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Xiaojing Liu

Assistant Professor

359 Polk Hall


Research Program Overview

Dietary, environmental, and lifestyle factors have large impacts on human health and therapeutic response. To better understand the dynamic metabolic interactions between nutritional status, drugs that target metabolism, and etiology of disease, the Liu lab is dedicated to the development and application of new metabolomics methods in biomedical research. Our research program has two major research areas.

First, we seek to quantitatively understand the nutritional and metabolic regulation of cancer cell responses to targeted therapies. The goal of this is to foster effective and targeted therapy development, such as the rational combination of multiple inhibitors or dietary interventions. For example, metformin, a biguanide, is a commonly prescribed agent for the management of type II diabetes that also shows promise in reducing the incidence of cancers. Previously, we identified that low glucose levels and high levels of reactive oxygen species enhance the efficacy of metformin in ovarian cancer. We are actively exploiting this discovery by testing additional factors such as serum vitamin levels and lipid profiles, to improve both the precision therapy targeting of metformin and the basic understanding of cancer biology driving this patient stratification.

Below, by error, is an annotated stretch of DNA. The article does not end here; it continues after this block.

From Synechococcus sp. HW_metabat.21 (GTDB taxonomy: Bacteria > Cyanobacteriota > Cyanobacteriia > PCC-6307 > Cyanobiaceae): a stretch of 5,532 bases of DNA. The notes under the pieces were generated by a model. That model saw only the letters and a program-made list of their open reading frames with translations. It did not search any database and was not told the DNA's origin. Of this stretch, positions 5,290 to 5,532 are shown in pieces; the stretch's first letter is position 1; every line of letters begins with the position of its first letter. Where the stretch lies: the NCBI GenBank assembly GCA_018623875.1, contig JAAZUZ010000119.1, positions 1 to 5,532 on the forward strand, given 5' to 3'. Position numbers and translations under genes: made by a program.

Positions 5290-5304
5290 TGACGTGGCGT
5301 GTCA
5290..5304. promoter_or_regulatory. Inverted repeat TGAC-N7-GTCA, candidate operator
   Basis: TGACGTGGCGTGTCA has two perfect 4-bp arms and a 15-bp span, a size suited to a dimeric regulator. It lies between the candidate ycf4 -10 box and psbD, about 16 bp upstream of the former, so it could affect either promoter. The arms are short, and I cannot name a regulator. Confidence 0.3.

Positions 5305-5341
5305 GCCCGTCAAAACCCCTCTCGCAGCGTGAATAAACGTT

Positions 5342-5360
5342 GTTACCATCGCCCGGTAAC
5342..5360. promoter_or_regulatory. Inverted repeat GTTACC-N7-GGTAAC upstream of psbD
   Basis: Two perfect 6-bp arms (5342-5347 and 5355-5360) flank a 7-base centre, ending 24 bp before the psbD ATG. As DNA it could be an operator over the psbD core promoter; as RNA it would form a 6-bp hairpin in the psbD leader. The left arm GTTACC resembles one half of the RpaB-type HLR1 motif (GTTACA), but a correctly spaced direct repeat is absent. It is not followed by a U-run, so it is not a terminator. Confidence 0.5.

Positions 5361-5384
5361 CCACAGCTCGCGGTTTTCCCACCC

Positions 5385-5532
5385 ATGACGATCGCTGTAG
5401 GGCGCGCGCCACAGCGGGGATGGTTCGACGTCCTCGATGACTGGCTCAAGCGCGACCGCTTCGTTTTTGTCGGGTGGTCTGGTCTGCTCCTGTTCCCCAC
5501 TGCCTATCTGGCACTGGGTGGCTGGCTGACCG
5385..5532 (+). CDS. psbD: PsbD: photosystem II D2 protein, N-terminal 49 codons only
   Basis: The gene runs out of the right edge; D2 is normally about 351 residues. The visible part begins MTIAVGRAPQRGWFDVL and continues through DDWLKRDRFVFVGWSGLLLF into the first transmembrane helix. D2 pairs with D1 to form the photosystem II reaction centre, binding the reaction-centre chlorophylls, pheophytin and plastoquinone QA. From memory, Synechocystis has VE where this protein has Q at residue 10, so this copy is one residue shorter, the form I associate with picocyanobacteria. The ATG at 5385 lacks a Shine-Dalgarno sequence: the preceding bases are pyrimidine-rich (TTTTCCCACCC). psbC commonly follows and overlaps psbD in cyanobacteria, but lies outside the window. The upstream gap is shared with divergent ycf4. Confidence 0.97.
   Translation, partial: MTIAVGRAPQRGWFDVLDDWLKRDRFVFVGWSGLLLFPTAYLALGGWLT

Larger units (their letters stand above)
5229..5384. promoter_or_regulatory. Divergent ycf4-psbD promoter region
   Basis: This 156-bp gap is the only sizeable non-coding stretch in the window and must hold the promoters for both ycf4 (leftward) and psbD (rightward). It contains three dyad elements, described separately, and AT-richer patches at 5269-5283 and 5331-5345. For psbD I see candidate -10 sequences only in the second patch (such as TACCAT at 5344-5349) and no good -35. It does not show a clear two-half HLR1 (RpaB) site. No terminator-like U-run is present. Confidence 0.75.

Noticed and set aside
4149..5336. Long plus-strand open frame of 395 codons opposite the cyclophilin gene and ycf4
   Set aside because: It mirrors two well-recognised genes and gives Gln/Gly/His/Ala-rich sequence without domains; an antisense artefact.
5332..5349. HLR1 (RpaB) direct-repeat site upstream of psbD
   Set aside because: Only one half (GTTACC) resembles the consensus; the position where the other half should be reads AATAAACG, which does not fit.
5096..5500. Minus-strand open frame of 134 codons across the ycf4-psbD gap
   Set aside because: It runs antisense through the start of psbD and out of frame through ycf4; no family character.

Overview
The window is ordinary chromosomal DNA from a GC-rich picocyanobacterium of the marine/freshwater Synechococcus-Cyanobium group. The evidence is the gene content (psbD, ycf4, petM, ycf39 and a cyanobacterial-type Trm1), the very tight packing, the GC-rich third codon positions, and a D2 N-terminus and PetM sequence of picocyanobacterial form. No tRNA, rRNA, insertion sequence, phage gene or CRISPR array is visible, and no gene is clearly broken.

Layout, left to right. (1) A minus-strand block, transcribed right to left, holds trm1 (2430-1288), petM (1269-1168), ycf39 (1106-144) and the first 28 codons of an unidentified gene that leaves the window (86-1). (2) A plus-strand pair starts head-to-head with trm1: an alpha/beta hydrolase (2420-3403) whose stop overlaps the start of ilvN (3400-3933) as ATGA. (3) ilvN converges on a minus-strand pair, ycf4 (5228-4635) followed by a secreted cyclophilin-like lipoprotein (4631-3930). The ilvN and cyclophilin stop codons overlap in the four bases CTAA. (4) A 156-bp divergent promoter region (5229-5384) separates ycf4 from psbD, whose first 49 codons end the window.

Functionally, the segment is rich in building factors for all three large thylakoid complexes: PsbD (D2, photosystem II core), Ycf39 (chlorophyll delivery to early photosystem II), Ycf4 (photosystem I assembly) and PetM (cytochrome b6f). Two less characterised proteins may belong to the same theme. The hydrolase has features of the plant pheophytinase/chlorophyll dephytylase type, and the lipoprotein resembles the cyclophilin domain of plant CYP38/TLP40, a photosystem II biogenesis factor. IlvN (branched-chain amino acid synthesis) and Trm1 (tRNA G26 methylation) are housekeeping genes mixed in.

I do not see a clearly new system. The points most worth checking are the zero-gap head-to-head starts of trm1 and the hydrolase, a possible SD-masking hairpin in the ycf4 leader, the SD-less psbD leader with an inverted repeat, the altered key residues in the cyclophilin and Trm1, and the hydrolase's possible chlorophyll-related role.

Second, we investigate the associations of endogenous metabolic toxins with modifiable diet and lifestyles and examine the mechanisms of action of these factors in altering human health. This provides critical insight at the molecular level of how an individual’s lifestyle and nutritional status affect their health, providing a way to measure the internalized interaction with the wider environment in the context of a unique individual phenotype. Recently, we observed metabolic imbalances lead to the release of endogenous aldehyde toxins in cells and animals. Currently, we are quantitively determining these metabolic toxins in animals on different diet regimens and further characterizing the cellular damage caused by these toxins.

To conduct these projects, we have developed a high-resolution mass spectrometry-based metabolomics workflow which enables us to simultaneously quantify hundreds of metabolites and lipids from various types of samples on a daily basis. In addition to metabolomics, we also routinely employ biochemistry, cellular and molecular biology tools, mouse models, and bioinformatics approaches to comprehensively explore biological questions. This provides a complete translational pipeline, from in silico, cell, animal, and to human studies. As a necessary part of this translational effort, the projects in our group represent extensive collaborative efforts among knowledgeable individuals with diverse skill sets.


B.S., Chemistry, University of Science and Technology of China (2007)
Ph.D., Chemistry, University of Pennsylvania (2012)
Post-Doctoral, Pharmacology & Cancer Biology, Duke University